Along with the timing, I’ve dug up some pricing and sales figures that leave me convinced it was Radio Shack, not Apple, that was mainly responsible for bringing floppy drives to personal computer users.
First, keep in mind that everybody shipping a 5.25" floppy drive in '78 and '79 was using the Shugart SA-400, becuase that was the only 5.25" drive that was available. [wptrsflop] (The Apple drive was an SA-390, which is an SA-400 without Shugart’s on-drive interface board; the Apple controller and software dealt with things like driving the individual phases of the stepper motor. This didn’t seem to result in any real cost savings to the consumer: the Apple and TRS-80 drives, without controllers, were exactly same price: $499. [bytead] [rsc79 p.12])
The Apple II was released in June 1977 [wpap] at $1698 for a 16K system [ars]. (A 4K system was only $1298, but did not have enough memory to run DOS.) By mid-1979 this had come down to $1045. [bytead] The Disk II was released in June 1978 at $599 for the controller and drive; that price stayed the same through 1979. [wpd2] [bytead] So total system cost by mid-'79 was around $1650.
The TRS-80 Model I was released in August 1977 [wptrs], two months after the Apple II, and the disk drive system in July 1978 [wptrsflop], one month after the Disk II. I can’t find 1978 pricing, but in the 1979 catalogue a 4K computer was $499, the expansion unit (containing the disk drive controller) with 16K RAM was $448, and the drive $499, for a system cost of about $1450. [rsc79 p.7] [rsc79 p.10] [rsc79 p.12]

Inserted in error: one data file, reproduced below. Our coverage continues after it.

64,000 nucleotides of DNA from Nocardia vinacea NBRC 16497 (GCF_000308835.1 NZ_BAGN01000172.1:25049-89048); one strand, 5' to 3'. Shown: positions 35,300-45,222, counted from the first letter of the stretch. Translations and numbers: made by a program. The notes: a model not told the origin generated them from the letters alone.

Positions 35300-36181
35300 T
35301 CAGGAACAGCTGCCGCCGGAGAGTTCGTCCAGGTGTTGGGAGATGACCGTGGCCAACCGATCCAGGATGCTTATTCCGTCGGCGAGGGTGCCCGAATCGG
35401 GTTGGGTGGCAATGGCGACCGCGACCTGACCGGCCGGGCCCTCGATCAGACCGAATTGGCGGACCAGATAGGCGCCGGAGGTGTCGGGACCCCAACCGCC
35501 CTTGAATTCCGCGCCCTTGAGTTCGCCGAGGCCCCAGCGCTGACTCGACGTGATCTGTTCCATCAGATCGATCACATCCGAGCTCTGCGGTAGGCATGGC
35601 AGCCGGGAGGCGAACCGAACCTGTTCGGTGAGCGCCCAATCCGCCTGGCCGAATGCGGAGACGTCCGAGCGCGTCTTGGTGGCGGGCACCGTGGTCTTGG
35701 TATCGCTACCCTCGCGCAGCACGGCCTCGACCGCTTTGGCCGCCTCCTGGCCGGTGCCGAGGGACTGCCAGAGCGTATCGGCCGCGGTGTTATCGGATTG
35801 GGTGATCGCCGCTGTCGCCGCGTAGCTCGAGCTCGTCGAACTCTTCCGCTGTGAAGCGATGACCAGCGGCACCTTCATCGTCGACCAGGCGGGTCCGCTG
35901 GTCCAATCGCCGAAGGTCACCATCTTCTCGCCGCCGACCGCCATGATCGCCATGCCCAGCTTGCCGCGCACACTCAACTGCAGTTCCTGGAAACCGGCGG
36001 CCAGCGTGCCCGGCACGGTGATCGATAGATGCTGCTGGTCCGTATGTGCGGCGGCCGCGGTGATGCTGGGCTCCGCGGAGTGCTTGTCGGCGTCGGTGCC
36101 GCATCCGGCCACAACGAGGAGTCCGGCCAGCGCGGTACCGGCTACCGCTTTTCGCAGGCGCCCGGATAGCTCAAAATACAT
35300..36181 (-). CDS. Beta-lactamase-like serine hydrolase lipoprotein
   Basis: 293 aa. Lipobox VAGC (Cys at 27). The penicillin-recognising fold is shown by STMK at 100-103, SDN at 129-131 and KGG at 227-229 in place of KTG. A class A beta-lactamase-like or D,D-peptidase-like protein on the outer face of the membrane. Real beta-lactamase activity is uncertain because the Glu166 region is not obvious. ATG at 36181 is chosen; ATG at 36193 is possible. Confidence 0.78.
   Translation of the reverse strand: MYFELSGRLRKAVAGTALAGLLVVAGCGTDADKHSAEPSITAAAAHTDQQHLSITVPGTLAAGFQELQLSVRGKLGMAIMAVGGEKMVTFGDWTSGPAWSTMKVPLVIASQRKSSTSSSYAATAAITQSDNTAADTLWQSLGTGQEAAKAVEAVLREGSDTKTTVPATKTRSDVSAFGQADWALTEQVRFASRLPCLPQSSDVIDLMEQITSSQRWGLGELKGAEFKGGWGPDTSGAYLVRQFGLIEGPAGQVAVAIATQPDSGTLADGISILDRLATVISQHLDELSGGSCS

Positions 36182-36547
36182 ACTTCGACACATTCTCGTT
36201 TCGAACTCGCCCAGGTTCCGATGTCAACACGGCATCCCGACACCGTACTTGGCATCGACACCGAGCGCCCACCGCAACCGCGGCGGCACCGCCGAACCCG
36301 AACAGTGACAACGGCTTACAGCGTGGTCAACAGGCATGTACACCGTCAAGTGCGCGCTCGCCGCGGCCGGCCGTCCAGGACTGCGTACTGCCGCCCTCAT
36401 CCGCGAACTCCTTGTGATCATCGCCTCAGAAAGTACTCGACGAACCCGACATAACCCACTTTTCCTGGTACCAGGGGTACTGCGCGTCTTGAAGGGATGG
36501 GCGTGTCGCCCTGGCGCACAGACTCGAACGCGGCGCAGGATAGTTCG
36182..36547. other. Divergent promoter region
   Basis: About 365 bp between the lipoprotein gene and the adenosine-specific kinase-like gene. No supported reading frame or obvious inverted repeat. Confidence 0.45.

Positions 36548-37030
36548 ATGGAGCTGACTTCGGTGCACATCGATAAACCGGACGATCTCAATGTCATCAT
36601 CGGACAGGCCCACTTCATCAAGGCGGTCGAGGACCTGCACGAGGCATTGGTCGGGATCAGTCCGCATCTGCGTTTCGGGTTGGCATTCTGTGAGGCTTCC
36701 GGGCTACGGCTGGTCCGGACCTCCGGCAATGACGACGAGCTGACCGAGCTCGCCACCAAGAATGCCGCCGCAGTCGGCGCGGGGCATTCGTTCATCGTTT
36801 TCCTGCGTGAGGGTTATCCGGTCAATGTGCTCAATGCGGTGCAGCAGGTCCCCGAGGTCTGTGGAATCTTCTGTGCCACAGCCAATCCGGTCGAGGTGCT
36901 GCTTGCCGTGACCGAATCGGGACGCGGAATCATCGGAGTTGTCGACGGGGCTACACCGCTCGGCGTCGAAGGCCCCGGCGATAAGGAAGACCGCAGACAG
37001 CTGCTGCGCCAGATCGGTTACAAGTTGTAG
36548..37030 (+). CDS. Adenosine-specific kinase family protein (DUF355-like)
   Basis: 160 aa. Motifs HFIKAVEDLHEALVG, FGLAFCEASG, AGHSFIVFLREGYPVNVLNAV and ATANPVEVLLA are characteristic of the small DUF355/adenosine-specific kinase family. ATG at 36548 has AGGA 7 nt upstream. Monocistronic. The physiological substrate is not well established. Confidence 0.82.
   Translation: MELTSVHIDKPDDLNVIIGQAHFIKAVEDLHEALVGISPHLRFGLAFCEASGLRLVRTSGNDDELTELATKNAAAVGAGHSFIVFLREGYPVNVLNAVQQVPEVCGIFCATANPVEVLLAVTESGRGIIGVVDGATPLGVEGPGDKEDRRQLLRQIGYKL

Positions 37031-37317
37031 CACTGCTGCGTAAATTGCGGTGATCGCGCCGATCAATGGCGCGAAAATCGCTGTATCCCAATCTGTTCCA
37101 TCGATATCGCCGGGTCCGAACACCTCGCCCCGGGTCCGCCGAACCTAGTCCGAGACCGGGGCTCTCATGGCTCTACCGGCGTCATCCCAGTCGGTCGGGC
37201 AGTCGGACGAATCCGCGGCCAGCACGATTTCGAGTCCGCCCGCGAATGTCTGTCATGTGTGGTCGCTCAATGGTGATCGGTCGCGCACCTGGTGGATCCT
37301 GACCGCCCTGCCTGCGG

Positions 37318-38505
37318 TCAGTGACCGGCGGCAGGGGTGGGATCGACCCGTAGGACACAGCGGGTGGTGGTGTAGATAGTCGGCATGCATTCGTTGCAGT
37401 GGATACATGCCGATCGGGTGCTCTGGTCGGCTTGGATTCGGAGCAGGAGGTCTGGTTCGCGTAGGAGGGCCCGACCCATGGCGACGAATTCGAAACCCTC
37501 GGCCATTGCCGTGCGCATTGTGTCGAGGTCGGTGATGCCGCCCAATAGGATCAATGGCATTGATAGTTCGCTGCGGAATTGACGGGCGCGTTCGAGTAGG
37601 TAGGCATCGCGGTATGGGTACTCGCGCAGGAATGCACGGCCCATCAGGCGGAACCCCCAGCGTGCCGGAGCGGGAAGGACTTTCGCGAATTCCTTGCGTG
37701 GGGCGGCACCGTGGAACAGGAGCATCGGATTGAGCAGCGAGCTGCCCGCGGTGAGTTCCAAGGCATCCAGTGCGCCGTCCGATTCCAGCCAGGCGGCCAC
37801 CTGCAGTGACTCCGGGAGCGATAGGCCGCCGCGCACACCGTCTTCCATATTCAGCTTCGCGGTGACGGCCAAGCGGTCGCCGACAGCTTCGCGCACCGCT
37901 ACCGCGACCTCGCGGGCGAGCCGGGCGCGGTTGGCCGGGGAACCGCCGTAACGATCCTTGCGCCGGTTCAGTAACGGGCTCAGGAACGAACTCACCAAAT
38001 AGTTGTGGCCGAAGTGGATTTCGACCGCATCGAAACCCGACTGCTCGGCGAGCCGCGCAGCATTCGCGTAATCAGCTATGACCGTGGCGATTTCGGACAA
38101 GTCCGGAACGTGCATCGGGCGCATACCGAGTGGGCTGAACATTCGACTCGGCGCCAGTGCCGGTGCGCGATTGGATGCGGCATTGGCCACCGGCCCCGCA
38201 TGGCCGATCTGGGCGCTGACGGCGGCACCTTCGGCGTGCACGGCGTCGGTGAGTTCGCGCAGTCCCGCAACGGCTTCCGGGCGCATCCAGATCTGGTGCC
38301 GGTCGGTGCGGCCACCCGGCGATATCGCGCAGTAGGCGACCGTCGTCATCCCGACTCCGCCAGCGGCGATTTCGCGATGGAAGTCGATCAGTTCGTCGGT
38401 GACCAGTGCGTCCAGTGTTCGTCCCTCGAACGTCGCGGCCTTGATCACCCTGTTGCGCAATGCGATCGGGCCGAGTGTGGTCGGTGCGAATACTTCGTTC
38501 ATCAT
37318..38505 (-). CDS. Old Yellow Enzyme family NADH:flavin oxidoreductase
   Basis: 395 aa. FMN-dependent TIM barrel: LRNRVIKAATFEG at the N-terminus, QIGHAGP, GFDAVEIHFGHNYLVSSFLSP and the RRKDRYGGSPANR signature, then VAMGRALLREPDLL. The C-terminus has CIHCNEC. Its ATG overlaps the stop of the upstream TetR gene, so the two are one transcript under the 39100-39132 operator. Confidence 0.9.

The TRS-80 was “top-selling personal computer of the trinity [Apple, TRS-80 and Commodore PET 2001]” and the Apple II “a distant third compared to the other two machines,” according to Ars Technica. The figures bear this out: the Apple II sold 43,200 units through the end of 1979, whereas the Model 1 had sold over 100,000 units by October 1979. The differences in early sales figures are even more dramatic: Apple sold only 8,200 units in 1977 and 1978, whereas Radio Shack sold 55,000 units in 1977 alone. [ars] [wptrs]
Sadly, I don’t have figures for drive sales (as opposed to the sales of system units without drives), but we do know that “[d]emand for Model I drives greatly exceeded supply at first.” [wptrsflop] But I think we can safely assume that in the first couple of years Radio Shack ended up with far more floppy-based systems out in the field than Apple did.
So I’m going to say that the Steven Vaughan-Nichols, and by extension the Command Line Heros podcast, is simply wrong, and it was Radio Shack that gets “the credit for [introducing] the floppy drive to the PC world.” Even if you wanted to make the argument that Apple was more influential in some way, it’s simply negligent not to mention a competing system that came out at the same time, was cheaper, and had far higher sales.